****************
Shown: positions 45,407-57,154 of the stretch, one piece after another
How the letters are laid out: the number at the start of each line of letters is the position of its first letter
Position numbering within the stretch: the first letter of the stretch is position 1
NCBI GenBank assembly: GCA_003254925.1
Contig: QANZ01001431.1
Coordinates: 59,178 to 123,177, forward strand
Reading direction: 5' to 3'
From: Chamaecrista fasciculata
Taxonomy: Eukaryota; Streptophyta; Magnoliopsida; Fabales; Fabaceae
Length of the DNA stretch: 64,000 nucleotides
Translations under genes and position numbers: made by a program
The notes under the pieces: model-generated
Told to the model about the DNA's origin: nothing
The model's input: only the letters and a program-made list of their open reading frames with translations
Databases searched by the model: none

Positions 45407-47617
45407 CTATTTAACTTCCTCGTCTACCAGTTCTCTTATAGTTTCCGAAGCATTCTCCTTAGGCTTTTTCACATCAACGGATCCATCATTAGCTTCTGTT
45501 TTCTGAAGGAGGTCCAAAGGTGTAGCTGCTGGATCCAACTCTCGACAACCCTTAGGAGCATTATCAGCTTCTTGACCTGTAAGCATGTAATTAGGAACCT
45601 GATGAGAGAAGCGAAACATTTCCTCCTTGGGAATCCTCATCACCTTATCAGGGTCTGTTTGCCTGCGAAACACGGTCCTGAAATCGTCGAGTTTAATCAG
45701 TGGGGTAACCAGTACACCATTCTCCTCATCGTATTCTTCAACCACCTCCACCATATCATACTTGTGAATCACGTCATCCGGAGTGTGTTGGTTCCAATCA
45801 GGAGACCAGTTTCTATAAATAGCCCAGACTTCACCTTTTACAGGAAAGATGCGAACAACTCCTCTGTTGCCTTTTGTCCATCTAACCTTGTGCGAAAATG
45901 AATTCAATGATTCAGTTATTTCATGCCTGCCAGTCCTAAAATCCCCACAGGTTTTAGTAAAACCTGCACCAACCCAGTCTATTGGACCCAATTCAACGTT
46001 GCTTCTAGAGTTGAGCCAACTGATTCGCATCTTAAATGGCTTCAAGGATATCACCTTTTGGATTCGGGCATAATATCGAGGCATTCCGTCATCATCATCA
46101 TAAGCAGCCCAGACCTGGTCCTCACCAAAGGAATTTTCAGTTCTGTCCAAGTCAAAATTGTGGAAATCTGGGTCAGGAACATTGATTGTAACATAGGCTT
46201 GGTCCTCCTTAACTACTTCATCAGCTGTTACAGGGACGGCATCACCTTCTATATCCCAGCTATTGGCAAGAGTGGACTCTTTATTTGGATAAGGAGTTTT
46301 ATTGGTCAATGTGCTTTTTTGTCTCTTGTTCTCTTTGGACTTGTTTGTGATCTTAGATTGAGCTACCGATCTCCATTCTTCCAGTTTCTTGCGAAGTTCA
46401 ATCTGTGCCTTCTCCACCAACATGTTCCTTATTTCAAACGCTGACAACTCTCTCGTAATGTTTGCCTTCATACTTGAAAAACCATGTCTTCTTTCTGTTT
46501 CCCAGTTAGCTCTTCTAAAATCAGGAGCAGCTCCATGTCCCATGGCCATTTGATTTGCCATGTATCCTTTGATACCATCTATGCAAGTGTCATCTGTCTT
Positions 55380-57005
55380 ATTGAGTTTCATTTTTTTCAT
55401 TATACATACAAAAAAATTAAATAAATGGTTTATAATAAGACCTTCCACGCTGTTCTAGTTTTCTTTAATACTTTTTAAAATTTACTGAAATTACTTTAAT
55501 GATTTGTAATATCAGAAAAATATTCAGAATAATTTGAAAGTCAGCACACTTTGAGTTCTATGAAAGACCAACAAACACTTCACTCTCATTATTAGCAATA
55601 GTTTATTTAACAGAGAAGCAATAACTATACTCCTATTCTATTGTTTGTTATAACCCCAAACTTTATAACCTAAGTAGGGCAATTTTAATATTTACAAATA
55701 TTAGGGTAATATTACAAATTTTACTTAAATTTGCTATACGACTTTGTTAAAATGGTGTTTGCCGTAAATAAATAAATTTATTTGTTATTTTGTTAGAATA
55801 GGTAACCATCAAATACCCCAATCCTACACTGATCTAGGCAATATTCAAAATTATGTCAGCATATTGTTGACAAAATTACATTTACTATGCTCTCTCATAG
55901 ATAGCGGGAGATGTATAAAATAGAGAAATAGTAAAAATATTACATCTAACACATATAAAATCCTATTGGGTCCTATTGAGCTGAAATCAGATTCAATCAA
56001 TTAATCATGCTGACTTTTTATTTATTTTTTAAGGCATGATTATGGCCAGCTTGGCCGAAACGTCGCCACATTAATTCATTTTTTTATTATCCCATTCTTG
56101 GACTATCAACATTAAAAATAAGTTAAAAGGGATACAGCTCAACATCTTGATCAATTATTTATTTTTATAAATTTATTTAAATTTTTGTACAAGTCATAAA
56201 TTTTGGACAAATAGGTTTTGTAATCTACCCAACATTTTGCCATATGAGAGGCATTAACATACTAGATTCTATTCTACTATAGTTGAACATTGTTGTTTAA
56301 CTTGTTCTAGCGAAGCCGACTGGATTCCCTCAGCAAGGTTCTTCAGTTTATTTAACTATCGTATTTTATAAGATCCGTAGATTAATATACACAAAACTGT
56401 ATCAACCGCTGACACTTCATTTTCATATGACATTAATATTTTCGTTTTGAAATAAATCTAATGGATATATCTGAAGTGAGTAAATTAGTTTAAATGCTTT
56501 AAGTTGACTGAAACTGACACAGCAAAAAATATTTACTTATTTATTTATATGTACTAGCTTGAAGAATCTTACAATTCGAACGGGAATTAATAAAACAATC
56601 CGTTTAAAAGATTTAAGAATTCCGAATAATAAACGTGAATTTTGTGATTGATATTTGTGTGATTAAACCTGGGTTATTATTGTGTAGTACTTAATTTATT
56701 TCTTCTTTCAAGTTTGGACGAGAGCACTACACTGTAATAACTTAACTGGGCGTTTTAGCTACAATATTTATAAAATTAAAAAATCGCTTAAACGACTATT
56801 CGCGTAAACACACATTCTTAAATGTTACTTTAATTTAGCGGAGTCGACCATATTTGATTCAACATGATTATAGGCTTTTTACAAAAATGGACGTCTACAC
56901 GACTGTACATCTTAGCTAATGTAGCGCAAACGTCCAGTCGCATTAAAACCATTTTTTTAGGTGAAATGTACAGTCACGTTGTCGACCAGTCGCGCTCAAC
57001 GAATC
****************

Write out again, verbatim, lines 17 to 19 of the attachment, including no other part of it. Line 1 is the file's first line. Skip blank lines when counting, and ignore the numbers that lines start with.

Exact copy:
45407 CTATTTAACTTCCTCGTCTACCAGTTCTCTTATAGTTTCCGAAGCATTCTCCTTAGGCTTTTTCACATCAACGGATCCATCATTAGCTTCTGTT
45501 TTCTGAAGGAGGTCCAAAGGTGTAGCTGCTGGATCCAACTCTCGACAACCCTTAGGAGCATTATCAGCTTCTTGACCTGTAAGCATGTAATTAGGAACCT
45601 GATGAGAGAAGCGAAACATTTCCTCCTTGGGAATCCTCATCACCTTATCAGGGTCTGTTTGCCTGCGAAACACGGTCCTGAAATCGTCGAGTTTAATCAG